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In India, the curiosity about a fellow Indian’s caste  

According to P.S. Krishnan, Indians believe that it’s not possible for anyone to be caste-free. He recounts here how everyone, including a union minister and bureaucrats, wanted to know the caste he was born into


P.S. Krishnan is among a handful of bureaucrats in the Indian government who have committedly pursued the interests of the deprived sections of society. He is in a way a living document of social justice in post-Independence India. He retired a couple of decades ago but continued to be part of government committees and take up advisory roles. He also shared his experiences with Vasanthi Devi, a former vice-chancellor of Manonmaniam Sundaranar University, Tamil Nadu, and their conversation took the form of the book A Crusade for Social Justice: Conversations with P.S. Krishnan. Forward Press will be bringing out the Hindi edition of the book, which is essentially the history of social justice in post-Independence India. Before publishing the book, we will be serializing parts of the book on our website. – Editor

To all queries and enquiries made by various persons on different occasions about my caste, my reply has consistently been “I have no caste, I have become caste-free”. This sometimes resulted in interesting situations of which I shall relate two instances.    

P.S. Krishnan

In 1980, Giani Zail Singh became Union Home Minister in the government led by Indira Gandhi. At that time, I was Joint Secretary, Ministry of Home Affairs, in charge of SC and BC Development and Welfare. I had been in the post since 1978 when the Janata Party was in power. Noticing the consistency and seriousness with which I was pursuing issues of SCs, Giani Zail Singh was intrigued and began to ask other officers of the ministry what “my caste” was. Each of them replied to him that they knew me over such and such number of years and to their knowledge my position always was that I have no caste. Sri S. Varadan, Additional Secretary, told the Minister that he had known me for the previous 30 years and my position was consistently that I was casteless. A few months later, at the sidelines of a meeting, Shri Giani ji told me about his previous enquiries and the replies he got from other officers and informed me that he had found out that I belonged to such and such “high caste”. He asked me, in view of this, what was the need for me to conceal my caste. The implication of this query was that it is only persons born in “lower” castes who need to conceal their caste and not persons who are born in “high castes”.  I told him that mine was not an act of concealment of Caste but denial of Caste and that my denial of caste and opposition to caste is not directed against any particular caste, but against the entire Caste System. Giani ji finally summed up his feelings by saying that “God has given you the Buddhi to serve the deprived and the poor”. Giani ji was a rare BC [Backward Caste] person who had risen to a high political position as a State Chief Minister and Union Home Minister and in the Congress Party on his own strength, and finally President of India. He belonged to an artisan caste of SEdBCs [Socially and Educationally Backward Castes]. Others knew him as a person typical of the political culture of our country. I knew him as a person with sincere feelings towards Dalits.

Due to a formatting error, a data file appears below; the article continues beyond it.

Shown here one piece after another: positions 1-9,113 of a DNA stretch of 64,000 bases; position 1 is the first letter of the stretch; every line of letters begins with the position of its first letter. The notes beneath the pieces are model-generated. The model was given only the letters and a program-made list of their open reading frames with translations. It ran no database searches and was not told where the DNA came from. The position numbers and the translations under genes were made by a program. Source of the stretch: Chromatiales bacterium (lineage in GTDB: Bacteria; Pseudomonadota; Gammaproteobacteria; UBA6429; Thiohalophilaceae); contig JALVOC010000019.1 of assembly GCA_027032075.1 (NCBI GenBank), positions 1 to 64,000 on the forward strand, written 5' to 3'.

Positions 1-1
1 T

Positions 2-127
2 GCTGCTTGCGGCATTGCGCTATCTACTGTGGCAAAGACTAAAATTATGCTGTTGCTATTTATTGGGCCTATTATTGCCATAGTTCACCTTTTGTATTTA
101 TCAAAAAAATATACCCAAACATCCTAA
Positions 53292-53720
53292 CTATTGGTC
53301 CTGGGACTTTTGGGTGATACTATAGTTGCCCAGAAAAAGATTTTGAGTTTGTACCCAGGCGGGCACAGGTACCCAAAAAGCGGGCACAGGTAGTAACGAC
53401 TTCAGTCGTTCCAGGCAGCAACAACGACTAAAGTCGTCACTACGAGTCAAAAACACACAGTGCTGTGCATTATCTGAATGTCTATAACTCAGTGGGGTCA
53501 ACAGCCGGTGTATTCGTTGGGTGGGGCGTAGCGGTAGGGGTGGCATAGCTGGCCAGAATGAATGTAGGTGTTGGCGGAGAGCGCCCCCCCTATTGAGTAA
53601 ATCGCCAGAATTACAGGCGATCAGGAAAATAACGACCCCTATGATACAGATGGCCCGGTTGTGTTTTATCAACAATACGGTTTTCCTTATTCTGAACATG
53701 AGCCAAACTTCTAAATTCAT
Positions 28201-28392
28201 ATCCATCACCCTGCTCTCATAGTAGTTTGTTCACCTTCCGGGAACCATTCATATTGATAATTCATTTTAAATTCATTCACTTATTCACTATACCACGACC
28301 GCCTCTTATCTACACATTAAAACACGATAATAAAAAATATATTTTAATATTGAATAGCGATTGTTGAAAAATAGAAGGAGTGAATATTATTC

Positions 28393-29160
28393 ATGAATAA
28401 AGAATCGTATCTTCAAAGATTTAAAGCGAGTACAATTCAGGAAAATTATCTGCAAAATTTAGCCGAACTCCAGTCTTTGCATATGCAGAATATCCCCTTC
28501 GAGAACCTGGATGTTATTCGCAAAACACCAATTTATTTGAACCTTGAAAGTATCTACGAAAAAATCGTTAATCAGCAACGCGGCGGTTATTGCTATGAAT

‘A Crusade for Social Justice: Conversations with P.S. Krishnan’

Another instance pertains to the University Grants Commission (UGC). In a discussion in the early 1980s with the UGC Chairman, Mrs Madhuri Shah, and its all-powerful Secretary Mr Malhotra, I wanted the UGC to compel the universities to follow the rules of reservation in admissions as well as postings and withhold release of funds for salaries to any University that failed to do so, until it complied with the UGC’s direction in this regard. When the Secretary pleaded that the law does not provide powers to UGC to do so, I pointed out specific provisions in the UGC Act which, correctly interpreted, do empower the UGC to enforce the rules of reservation. The next day the discussions continued and, before I reached, the Secretary remarked before the other officers who had assembled, “Mr Krishnan is very intelligent, though a Dalit”, implying that intelligence and Dalits are mutually contradictory. Certain officers who knew me raised their voice and told him, “He is not a Dalit”. Then, without batting an eyelid, the Secretary said, “That is why he is very intelligent!”.

These incidents bring out the peculiar curiosity in our society to know about caste identities of individuals, the difficulty the people have in reconciling with the idea of a person of non-Dalit origin firmly standing for and working for the legitimate Dalit rights and also preconceptions and prejudices about the relationship between caste and personal qualities like intelligence.    

Excerpted from A Crusade for Social Justice, published by South Vision Books and available for purchase here

Forward Press also publishes books on Bahujan issues. Forward Press Books sheds light on the widespread problems as well as the finer aspects of Bahujan (Dalit, OBC, Adivasi, Nomadic, Pasmanda) society, culture, literature and politics. Contact us for a list of FP Books’ titles and to order. Mobile: +917827427311, Email: info@forwardmagazine.in)

The titles from Forward Press Books are also available on Kindle and these e-books cost less than their print versions. Browse and buy:

The Case for Bahujan Literature

Mahishasur: A people’s hero

Dalit Panthers: An Authoritative History

Mahishasur: Mithak wa Paramparayen

The Common Man Speaks Out

Jati ke Prashn Par Kabir

लेखक के बारे में

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